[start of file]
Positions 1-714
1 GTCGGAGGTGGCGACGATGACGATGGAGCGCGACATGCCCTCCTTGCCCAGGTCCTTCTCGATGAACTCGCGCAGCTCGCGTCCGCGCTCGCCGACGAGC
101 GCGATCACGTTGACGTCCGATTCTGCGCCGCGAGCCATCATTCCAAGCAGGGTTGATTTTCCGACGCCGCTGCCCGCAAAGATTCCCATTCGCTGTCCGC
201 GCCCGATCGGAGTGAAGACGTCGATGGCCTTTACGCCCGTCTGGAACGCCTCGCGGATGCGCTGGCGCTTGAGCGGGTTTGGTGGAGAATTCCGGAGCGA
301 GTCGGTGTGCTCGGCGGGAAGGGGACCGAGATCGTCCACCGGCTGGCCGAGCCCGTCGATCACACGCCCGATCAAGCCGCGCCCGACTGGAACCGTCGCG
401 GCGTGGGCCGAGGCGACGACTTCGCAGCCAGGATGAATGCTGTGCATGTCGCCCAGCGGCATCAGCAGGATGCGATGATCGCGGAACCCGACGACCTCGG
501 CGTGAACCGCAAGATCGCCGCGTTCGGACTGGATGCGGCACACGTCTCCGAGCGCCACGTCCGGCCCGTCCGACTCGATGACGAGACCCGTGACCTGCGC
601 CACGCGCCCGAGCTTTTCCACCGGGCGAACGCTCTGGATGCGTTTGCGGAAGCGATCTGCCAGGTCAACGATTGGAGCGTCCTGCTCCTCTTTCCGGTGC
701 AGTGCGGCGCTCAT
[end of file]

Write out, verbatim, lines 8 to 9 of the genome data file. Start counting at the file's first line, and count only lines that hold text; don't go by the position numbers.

601 CACGCGCCCGAGCTTTTCCACCGGGCGAACGCTCTGGATGCGTTTGCGGAAGCGATCTGCCAGGTCAACGATTGGAGCGTCCTGCTCCTCTTTCCGGTGC
701 AGTGCGGCGCTCAT